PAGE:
High Court extends Cityjet examinership

The High Court has agreed to extend the period of protection given to regional airline Cityjet from its creditors from 70 to 100 days.

Mr Justice Michael Quinn made the order extending the airline's examinership after refusing the President of the airline pilot's trade union IALPA Evan Cullen request to extend the 30-day statutory notice period of redundancies, which in the CityJet pilot's cases is due to expire this week.

IALPA represents most of the airline's Irish based pilots who held a protest this week over what it claimed was the outsourcing of their 57 member's jobs by flying aircraft registered in Ireland but flown by pilots outside of the country.

Addressing the court today Mr Cullen also asked that no redundancies are notified to IALPA's members until the matter is next before the court.

The reason for seeking to have consultation period continued was so that every option can be considered before the examinership process, which he said has significant repercussions for the livelihoods of their members, has been completed.

Mr Cullen, who said IALPA intends to instruct lawyers on the issue, added that the order would not impact the airline's finances as his members remain on the wage subsidy scheme.

Dismissing Mr Cullen's application judge said the court didn't have the jurisdiction to grant such an order within the context of an examinership hearing.

He said his decision did not preclude IALPA making a separate application to the courts in relation to any proposed redundancies.

'Positive' emgagement with proposed investor

The judge also asked lawyers for the company and the examiner to take note of the concerns raised by Mr Cullen.

The Judge extended the examinership period to 100 days, the maximum allowed under Irish law, on the basis that all the required criteria had been met.

The court's extension means that the examiner, Mr Kieran Wallace of KPMG has until July 25 next to formulate a scheme of arrangement with the airline's creditors which if approved by the High Court will allow the business to survive.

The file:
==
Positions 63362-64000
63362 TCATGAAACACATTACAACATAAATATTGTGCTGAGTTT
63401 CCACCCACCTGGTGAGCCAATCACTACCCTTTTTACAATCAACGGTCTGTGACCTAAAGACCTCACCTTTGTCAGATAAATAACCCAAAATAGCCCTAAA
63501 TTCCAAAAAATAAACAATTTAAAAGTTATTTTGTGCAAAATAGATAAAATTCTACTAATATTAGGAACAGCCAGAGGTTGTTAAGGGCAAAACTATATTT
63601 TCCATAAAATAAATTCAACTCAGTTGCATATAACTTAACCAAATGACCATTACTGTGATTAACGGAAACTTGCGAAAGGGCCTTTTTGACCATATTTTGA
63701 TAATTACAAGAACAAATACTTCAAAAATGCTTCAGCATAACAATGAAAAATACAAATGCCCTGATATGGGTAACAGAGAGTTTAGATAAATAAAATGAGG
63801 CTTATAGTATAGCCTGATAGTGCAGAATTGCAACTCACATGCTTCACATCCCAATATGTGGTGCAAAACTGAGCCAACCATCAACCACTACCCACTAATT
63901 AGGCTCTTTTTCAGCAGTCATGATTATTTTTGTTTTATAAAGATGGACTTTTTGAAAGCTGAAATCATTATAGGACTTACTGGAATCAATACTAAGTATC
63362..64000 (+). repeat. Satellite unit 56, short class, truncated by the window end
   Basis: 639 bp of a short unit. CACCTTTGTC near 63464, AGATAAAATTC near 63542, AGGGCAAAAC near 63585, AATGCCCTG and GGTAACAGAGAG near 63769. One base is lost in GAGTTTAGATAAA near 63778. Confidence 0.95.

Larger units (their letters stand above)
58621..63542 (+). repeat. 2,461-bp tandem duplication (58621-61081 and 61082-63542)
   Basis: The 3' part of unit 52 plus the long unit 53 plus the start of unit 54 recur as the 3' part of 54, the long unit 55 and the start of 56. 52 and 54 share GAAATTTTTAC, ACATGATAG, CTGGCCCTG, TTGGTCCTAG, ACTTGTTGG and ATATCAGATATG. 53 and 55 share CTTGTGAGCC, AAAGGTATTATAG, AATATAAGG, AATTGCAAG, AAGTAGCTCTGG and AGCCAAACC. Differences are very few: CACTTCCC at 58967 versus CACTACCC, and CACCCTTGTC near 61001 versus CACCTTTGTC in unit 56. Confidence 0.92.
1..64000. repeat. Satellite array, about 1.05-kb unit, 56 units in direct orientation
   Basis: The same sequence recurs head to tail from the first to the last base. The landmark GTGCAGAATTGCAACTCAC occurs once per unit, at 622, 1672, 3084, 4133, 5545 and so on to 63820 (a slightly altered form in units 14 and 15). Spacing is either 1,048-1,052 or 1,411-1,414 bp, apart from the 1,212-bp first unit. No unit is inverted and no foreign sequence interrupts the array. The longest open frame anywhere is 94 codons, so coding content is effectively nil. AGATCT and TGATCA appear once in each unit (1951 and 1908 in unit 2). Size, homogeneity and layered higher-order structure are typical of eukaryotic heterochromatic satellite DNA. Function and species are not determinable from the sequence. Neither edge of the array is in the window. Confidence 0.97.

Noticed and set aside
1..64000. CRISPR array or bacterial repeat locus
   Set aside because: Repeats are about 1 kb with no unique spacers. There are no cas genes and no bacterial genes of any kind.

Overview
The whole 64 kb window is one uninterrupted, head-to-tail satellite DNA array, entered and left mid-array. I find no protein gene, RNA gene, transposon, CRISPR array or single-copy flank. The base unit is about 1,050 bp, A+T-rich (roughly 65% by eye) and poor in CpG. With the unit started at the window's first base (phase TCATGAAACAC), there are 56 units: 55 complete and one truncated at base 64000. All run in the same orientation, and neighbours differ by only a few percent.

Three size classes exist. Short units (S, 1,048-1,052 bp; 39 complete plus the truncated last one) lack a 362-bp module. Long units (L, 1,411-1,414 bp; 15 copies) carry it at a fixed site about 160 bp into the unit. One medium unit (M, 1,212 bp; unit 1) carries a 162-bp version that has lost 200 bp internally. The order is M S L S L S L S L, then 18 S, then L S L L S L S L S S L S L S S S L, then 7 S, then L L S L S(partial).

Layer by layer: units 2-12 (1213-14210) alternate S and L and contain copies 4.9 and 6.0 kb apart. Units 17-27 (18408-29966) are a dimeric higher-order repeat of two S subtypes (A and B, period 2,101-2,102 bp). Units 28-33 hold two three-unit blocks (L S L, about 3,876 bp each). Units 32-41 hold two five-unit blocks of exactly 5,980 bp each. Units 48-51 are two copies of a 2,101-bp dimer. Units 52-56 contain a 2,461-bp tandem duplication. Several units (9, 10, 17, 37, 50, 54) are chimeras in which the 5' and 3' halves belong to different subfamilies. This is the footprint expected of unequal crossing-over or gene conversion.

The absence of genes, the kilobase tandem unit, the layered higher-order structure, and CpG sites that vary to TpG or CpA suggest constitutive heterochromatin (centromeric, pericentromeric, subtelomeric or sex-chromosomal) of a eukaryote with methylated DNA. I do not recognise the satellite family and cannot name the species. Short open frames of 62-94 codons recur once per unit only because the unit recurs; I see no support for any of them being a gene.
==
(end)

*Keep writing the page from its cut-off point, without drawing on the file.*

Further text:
In a report to the court Mr Wallace, who was appointed as CityJet DAC's examiner in April, expressed the view that the examinership was progressing, and that there has been a positive engagement with a proposed investor in the airline.

Mr Justice Quinn also noted that the airline has recommenced flying routes on behalf of its biggest customer SAS, something the judge said was "welcome news."

Seeking the extension, which was not formally opposed, James Doherty SC for the examiner said that his client was confident of being able to put a scheme of arrangement to the creditors.

Counsel accepted that there would be redundancies, but said the number of job losses had not been put before the court as negotiations are ongoing.

In April the airline sought the protection of the courts claiming it was insolvent due to financial difficulties which were exacerbated after its fleet of over 30 aircraft was grounded due to the Covid-19 outbreak.

The impact of the pandemic interrupted a planned merger with another airline and a proposed private restructure of the company, it claimed.

The airline and its subsidiaries flies routes on behalf of other airlines including SAS employs 1,175 people, 417 of whom are based in Dublin.

CityJet no longer flies scheduled routes itself, and has moved to a model known in the aviation industry known as 'wet leasing' where it provides serviced aircraft and crews to operate routes for other carriers.

It has debts of €500m, and currently has a net deficit of liabilities over assets on a going concern basis of €186m.

Its creditors include the Triangle Group, firms involved in the leasing of aircraft, Investec, the Revenue Commissioners, as well as debts owed to related companies.

The examinership will return before the courts in late July.

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